In the High Schools

"Hey! What's that sound?"

by

Fifth Estate # 79, May 15-28, 1969

Free Speech Fight in Plymouth—Students around Detroit may have been misled by the so-called “news reports” on what recently went down in Plymouth. I cleared up the story after talking to Jim Kalliel, editor of Free Verse, an underground paper which the Plymouth officials tried to silence.

The fascists in Plymouth were beaten out of a victory when Jim faced the Court, the pigs, and the “powers that be” in the tradition of all those who have dared to print what they believe in the face of much opposition and a repressive ruling group.

He was arrested by a local narc under a 1929 ordinance that makes it illegal to sell papers on the street without a vending license costing five dollars a day or 100 dollars a year.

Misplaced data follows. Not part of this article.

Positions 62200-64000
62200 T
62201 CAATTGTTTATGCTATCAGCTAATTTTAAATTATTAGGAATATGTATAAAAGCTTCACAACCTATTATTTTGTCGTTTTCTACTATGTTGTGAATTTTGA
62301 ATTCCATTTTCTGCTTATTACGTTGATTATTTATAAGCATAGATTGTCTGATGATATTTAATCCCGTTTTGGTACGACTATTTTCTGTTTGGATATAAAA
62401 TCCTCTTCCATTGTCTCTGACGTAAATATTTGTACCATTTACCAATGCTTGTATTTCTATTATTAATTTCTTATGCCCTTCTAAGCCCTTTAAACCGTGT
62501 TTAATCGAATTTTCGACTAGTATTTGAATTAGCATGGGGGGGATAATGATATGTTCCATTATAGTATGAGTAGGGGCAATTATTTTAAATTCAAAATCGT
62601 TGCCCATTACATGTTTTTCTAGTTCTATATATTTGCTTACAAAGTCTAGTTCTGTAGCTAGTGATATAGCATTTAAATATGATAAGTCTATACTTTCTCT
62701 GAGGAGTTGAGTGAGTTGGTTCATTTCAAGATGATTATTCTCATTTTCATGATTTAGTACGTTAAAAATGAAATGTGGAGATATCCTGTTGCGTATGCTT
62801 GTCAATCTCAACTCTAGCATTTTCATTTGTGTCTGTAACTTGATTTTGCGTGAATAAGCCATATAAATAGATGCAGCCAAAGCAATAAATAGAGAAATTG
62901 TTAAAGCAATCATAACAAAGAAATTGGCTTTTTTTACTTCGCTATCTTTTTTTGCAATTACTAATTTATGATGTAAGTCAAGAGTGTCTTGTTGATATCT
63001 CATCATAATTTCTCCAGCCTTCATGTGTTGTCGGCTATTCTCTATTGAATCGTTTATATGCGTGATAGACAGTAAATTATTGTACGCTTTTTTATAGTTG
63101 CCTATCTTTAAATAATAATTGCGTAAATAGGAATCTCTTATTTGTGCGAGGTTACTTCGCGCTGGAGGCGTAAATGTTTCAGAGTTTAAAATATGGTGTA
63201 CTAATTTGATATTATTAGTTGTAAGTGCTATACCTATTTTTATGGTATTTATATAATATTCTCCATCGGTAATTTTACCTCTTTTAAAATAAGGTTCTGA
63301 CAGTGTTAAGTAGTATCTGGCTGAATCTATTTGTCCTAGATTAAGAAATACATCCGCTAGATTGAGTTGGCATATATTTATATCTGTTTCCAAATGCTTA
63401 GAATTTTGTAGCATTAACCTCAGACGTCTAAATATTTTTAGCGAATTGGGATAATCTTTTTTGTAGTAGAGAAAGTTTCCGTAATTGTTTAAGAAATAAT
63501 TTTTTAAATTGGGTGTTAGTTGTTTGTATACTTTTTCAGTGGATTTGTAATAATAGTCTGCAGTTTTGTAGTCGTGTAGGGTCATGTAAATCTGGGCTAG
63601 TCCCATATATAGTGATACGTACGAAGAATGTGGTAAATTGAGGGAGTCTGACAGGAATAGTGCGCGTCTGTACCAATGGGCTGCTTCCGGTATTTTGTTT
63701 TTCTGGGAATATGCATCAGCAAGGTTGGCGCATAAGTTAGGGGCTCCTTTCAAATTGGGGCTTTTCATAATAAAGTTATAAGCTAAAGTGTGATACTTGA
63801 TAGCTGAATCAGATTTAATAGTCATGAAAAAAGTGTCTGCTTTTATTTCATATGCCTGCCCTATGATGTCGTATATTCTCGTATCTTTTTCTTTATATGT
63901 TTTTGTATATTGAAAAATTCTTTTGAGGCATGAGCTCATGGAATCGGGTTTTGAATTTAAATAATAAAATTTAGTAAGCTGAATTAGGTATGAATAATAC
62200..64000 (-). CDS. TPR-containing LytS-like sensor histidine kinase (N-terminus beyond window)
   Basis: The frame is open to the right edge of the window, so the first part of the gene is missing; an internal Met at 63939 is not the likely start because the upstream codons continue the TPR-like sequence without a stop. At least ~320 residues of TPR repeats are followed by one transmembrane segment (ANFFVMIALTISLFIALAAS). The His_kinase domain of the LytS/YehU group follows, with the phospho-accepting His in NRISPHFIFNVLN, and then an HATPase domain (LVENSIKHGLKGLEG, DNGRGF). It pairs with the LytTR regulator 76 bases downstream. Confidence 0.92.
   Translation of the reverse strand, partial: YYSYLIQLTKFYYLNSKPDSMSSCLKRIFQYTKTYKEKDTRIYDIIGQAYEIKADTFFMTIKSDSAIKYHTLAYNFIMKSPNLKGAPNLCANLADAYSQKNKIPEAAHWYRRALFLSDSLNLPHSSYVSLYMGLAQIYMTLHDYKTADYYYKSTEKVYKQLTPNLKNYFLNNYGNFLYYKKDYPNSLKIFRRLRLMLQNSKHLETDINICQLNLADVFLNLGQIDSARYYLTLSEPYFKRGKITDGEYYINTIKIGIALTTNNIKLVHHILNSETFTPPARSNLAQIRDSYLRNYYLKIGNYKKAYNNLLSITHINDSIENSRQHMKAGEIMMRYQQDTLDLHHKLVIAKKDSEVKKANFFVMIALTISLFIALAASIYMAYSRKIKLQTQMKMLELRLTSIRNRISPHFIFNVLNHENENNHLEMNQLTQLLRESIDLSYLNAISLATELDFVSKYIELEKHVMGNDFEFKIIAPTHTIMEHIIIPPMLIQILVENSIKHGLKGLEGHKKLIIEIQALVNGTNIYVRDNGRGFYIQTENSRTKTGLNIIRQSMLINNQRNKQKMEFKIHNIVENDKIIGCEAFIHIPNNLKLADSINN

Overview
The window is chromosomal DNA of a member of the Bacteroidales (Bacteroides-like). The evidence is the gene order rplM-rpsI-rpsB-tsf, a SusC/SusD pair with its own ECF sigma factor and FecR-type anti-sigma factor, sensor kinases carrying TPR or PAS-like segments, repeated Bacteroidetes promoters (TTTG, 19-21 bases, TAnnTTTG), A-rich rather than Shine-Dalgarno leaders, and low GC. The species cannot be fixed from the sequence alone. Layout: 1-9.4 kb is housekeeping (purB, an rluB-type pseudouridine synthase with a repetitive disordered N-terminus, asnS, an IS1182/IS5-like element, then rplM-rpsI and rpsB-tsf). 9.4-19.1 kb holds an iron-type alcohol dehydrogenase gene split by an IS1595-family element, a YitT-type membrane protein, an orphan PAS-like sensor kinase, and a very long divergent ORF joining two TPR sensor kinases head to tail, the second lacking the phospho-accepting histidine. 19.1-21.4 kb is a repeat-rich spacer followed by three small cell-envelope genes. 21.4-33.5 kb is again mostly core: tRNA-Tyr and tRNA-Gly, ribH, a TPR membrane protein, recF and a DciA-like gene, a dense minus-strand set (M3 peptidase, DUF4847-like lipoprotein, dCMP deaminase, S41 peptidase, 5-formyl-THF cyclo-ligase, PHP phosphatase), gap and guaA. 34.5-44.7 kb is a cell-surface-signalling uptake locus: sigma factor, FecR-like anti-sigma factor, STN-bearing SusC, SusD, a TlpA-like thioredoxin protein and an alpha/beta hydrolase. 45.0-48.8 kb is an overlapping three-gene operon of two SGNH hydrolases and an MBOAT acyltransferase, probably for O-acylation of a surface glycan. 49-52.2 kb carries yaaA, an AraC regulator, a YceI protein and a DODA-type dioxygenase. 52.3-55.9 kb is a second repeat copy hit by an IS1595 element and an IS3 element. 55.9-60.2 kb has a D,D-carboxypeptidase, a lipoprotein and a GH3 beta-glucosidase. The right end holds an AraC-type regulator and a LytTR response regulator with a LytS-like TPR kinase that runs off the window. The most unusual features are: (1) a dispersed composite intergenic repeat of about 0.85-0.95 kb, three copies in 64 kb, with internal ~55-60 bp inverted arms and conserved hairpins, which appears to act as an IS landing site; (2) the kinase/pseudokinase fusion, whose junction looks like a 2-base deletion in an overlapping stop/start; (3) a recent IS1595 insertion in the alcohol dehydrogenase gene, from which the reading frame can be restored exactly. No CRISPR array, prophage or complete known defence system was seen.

Jim was subsequently thrown into a cell after being red-baited and harassed by the cops. After 2-1/2 hours, he finally was allowed to make a phone call when he freaked out the pigs “by flushing the toilet, screaming, and hiding in the corner.” He got a lawyer for free and was ready for court.

When the fascists saw he was serious, they wanted to drop the charges, but Kalliel refused. About 150 students came down along with a number of parents, teachers, and clergymen to support him at his trial.

Just before court convened, adults hawked Free Verse and a number of dailies on the steps of the municipal building. Unsure of where the law stood, the cops did nothing.

After five minutes, the case was dismissed at the request of City Attorney Charles Lowe, who cited a constitutional question. Said Kalliel: “It’s about time the little man won. Cops have too much power, and people are just realizing this.”